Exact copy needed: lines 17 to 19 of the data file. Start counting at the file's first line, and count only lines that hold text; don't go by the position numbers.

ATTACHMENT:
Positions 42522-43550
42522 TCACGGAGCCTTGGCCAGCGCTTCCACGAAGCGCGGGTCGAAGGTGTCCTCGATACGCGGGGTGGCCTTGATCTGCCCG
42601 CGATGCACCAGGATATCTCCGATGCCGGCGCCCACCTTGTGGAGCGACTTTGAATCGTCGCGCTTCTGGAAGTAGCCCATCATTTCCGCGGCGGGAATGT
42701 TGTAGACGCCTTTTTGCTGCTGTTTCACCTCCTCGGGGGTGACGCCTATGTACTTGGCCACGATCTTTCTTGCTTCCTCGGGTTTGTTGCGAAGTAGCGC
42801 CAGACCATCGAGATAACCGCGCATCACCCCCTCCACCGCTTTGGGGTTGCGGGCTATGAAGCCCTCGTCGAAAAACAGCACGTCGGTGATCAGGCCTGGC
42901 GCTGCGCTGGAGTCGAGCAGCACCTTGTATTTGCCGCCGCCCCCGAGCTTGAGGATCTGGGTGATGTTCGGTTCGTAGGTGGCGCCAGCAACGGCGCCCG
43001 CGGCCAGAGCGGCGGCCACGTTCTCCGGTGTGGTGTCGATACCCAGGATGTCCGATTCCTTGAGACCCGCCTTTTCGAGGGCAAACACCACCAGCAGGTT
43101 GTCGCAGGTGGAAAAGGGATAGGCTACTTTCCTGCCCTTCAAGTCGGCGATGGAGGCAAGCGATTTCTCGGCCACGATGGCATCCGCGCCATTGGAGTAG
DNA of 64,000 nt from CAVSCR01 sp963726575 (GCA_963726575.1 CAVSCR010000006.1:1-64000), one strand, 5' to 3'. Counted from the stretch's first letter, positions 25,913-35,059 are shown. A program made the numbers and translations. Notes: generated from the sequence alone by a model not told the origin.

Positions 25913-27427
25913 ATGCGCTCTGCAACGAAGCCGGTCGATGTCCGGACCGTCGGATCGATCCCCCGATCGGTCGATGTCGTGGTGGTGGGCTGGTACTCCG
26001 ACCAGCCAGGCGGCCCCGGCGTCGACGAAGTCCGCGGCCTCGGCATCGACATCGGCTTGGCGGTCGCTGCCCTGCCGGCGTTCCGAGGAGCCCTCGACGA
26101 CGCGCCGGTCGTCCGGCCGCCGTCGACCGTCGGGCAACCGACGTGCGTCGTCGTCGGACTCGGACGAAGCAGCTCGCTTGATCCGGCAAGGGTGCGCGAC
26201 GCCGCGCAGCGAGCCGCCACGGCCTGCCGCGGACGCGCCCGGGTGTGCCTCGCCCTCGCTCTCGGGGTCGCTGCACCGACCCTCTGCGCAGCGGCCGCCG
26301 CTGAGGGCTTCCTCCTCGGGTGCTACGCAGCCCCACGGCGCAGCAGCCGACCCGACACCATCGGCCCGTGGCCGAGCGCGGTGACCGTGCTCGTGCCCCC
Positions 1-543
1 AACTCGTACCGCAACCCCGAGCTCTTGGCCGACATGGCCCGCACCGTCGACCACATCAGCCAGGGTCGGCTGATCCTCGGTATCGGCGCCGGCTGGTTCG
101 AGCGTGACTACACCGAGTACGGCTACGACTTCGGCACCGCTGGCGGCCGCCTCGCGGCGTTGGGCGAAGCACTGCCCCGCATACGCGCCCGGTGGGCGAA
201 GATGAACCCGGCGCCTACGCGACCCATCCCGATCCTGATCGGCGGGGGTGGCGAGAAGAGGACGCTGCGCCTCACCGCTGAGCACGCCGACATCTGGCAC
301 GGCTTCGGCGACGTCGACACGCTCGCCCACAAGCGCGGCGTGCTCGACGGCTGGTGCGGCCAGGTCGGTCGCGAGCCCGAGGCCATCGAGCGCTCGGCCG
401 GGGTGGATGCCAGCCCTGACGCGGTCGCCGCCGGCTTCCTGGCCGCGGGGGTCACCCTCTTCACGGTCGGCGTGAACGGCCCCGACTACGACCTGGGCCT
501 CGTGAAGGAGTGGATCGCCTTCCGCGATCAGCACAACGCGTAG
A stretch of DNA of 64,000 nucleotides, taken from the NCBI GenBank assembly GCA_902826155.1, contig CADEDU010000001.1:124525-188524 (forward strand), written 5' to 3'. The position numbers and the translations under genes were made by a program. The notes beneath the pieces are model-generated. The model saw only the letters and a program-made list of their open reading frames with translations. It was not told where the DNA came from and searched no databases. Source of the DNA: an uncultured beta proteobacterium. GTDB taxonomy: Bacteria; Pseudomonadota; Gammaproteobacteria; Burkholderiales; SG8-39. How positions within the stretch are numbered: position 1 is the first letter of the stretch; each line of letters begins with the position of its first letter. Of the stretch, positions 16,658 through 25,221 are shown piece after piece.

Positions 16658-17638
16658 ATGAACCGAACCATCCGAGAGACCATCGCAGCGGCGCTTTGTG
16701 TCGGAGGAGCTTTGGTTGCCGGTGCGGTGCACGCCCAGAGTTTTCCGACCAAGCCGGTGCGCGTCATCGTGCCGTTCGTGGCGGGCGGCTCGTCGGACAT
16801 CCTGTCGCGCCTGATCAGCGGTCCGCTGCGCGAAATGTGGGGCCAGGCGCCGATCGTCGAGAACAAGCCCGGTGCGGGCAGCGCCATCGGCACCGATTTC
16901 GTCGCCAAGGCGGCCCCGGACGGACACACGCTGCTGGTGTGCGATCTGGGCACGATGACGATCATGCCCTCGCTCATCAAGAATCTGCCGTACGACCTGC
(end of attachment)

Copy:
1 AACTCGTACCGCAACCCCGAGCTCTTGGCCGACATGGCCCGCACCGTCGACCACATCAGCCAGGGTCGGCTGATCCTCGGTATCGGCGCCGGCTGGTTCG
101 AGCGTGACTACACCGAGTACGGCTACGACTTCGGCACCGCTGGCGGCCGCCTCGCGGCGTTGGGCGAAGCACTGCCCCGCATACGCGCCCGGTGGGCGAA
201 GATGAACCCGGCGCCTACGCGACCCATCCCGATCCTGATCGGCGGGGGTGGCGAGAAGAGGACGCTGCGCCTCACCGCTGAGCACGCCGACATCTGGCAC